Thursday, March 10, 2011

Every Army Needs Officers.

Here's a short guest post from Jennifer Prosek. While I would take issue with her last point about great players making great coaches, she's certainly earned the right through her accomplishments to have a say on Great Leadership. (-:

Every Army Needs Officers. By Jennifer Prosek

In my development of an Army of Entrepreneurs™ strategy, I made sure to include an element of officer training. Great leadership can’t begin and end in my office. It has to be part of the management system throughout the company. That’s critical because it allows the company to grow and yet remain connected to the core values I’ve worked to instill.

So how do you go about training officers for an Army of Entrepreneurs?

Look within. Often your best managers are growing up organically within your company. The trick is spotting them. Don’t assume great leadership skill will “just happen” over time. Target your officer prospects and put them on personal training programs to develop the skills the company will need. We had an experience in our company in which we could see great potential in one of our staffers – but he wasn’t so sure he wanted to change his ways and move up into management. We developed a training program that targeted the specific skills he needed to build. That way he could feel more confident and we could take advantage of his natural talent.

Recruit from outside. This is harder than training an inside candidate. Sometimes, we fall for the great resume and think we can make the perfect hire who will waltz into the company and be a savior from Day One. But that’s usually not the case. When recruiting from outside the company, look for potential managers who buy into the entrepreneurial culture, demonstrate entrepreneurial skills and voice a willingness to learn the unique Army of Entrepreneurs style.

Always reach for the best. Whether you recruit from outside or train from within, always look for a track record of excellence. A study produced by Cornell University’s ILR School found a direct link between individual technical success and later leadership potential. Great players make great coaches. It’s true in business, too.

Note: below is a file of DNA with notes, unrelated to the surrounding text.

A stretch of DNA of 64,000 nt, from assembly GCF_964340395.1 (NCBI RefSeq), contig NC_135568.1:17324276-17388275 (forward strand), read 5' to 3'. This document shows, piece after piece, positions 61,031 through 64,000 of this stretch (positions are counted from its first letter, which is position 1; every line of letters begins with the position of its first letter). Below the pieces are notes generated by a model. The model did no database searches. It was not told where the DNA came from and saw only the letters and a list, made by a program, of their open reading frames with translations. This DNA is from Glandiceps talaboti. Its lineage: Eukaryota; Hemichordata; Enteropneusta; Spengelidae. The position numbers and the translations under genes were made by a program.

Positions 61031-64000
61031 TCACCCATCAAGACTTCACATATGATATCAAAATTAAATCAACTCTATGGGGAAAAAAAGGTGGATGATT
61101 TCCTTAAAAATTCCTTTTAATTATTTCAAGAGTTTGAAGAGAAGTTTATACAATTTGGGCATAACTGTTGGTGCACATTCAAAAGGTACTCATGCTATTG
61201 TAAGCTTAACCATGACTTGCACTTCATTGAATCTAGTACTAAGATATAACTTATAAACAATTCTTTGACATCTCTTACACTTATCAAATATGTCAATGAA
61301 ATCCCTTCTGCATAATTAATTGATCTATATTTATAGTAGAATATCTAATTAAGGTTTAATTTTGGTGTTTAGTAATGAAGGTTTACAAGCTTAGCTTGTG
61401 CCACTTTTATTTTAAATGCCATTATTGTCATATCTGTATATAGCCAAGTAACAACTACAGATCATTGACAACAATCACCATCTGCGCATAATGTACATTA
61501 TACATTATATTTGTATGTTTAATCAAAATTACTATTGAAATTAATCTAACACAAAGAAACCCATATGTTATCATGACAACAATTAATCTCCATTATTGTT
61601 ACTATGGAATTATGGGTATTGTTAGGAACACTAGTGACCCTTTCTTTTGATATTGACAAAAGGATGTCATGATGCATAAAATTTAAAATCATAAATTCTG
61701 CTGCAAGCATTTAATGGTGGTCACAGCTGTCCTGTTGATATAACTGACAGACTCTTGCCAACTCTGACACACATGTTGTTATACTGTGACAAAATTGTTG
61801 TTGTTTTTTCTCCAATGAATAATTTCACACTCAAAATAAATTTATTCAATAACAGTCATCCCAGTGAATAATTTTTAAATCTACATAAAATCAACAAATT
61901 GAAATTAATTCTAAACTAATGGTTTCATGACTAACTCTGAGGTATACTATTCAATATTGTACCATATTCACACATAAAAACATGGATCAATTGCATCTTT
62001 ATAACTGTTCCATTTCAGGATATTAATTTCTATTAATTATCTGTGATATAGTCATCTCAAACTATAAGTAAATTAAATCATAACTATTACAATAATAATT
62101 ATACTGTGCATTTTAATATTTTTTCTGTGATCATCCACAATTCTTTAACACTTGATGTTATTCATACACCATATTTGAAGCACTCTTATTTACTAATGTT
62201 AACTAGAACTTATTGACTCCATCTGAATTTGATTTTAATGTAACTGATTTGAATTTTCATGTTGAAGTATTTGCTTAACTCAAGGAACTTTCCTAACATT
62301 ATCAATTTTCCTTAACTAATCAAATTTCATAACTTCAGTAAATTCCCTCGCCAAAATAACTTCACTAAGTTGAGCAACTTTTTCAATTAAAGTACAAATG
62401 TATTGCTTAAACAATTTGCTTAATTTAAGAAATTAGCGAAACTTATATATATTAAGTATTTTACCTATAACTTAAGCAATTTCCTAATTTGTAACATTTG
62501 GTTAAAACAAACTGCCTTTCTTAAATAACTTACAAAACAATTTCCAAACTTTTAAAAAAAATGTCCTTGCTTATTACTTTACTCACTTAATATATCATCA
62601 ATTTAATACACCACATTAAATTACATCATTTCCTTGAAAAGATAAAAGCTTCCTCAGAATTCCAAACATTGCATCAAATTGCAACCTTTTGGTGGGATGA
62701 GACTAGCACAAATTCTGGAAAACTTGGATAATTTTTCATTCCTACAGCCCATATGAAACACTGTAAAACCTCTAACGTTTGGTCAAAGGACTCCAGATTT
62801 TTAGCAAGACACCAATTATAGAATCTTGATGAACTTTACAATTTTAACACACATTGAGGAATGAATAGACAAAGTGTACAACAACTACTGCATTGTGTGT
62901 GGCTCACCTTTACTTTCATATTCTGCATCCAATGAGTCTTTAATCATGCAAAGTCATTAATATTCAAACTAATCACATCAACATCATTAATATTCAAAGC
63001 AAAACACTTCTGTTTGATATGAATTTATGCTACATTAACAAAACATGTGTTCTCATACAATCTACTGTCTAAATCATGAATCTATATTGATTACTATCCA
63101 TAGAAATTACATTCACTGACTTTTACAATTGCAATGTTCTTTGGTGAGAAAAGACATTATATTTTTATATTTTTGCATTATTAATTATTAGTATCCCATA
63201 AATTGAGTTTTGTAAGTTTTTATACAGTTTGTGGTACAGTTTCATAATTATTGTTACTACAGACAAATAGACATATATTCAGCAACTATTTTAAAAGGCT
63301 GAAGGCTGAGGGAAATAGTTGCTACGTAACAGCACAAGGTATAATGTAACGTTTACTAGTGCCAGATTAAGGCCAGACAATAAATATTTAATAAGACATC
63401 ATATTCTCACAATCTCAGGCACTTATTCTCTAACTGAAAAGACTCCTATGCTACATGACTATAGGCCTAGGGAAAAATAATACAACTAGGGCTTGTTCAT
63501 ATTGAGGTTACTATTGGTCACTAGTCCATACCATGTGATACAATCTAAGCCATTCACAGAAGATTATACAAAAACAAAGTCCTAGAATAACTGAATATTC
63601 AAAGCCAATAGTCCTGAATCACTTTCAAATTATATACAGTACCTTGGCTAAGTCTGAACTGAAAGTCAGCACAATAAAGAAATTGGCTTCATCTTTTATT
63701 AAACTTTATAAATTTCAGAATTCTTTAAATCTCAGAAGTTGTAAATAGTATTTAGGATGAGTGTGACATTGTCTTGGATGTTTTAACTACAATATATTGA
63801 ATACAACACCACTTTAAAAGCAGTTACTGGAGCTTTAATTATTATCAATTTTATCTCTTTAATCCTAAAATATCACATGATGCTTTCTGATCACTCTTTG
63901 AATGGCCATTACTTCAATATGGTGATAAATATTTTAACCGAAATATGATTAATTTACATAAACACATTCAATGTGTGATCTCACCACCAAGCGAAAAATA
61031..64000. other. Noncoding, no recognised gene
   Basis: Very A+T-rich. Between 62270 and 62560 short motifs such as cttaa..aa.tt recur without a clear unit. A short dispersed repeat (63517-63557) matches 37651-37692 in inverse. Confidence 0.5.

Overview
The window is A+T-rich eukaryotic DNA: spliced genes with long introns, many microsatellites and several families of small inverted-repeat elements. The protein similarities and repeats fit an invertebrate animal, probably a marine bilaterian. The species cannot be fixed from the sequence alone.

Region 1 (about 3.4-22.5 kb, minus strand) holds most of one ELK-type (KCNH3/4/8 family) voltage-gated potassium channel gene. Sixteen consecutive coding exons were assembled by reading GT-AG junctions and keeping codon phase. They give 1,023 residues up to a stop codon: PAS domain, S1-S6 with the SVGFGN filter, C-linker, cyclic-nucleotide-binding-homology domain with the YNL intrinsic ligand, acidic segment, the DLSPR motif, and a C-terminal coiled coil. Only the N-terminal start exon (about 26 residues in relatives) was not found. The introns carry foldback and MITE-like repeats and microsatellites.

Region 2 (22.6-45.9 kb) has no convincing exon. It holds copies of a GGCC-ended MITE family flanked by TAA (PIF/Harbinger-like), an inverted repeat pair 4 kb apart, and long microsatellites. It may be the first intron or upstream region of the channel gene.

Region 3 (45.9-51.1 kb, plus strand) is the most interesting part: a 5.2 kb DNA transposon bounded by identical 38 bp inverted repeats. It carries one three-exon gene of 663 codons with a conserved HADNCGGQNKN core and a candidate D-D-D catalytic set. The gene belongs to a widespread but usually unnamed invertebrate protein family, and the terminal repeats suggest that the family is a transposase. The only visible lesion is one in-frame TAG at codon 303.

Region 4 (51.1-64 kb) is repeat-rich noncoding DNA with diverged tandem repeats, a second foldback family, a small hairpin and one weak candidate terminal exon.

Recruiting and training managers is probably one of the most important activities I pursue as my company grows. One of the things that worries me most as we expand is keeping the important elements of our entrepreneurial culture alive for all the staff. If I can’t talk to everyone every day, if I can’t stop by their desks and chat or join them in a meeting or speak to them in the hall, how can I make sure that spark remains?

The answer is officer training. Choose, train and trust other leaders to join you in your march forward.

Jennifer Prosek is the CEO of CJP Communications and the author of Army of Entrepreneurs™: Create an Engaged and Empowered Workforce for Exceptional Business Growth.
You can follow her on Twitter and Facebook.


Tim Griffith said...

I agree that we need to be careful with a statement like "great players make great coaches," assuming that technical expertise will translate into leadership success. We've all probably seen our share of horror stories when this goes wrong.

I'm guessing that the point Jennifer is driving at is that some of the core skills that drive success at a technical level (e.g. competence, learning, discipline, etc.) can be the same ones that lead to success in leadership, when coupled with the effective development of specific leadership capabilities.


Dan McCarthy said...

Tim -
Well said!

Christian Fey said...

I am constantly flabbergasted by how often management looks outside, rather than inside their organization. Who knows an organization better than those working in the organization? Not too many. And unless the organization is in a period of restructuring, where the culture is likely to change significantly, there's really no reason to hire from outside unless all options have been exhausted.

Thanks Jennifer!

Keith Johnston said...

I agree that companies should look for leadership within their ranks, but there are situations where companies are looking to make major changes or drive significant growth. In the latter situations, someone from outside who has already experienced the kind of change a company is looking for will be much more credible and be able to paint a much clearer vision of what the future will look like. Companies will reach their goals more quickly.

Thanks for the post Jennifer!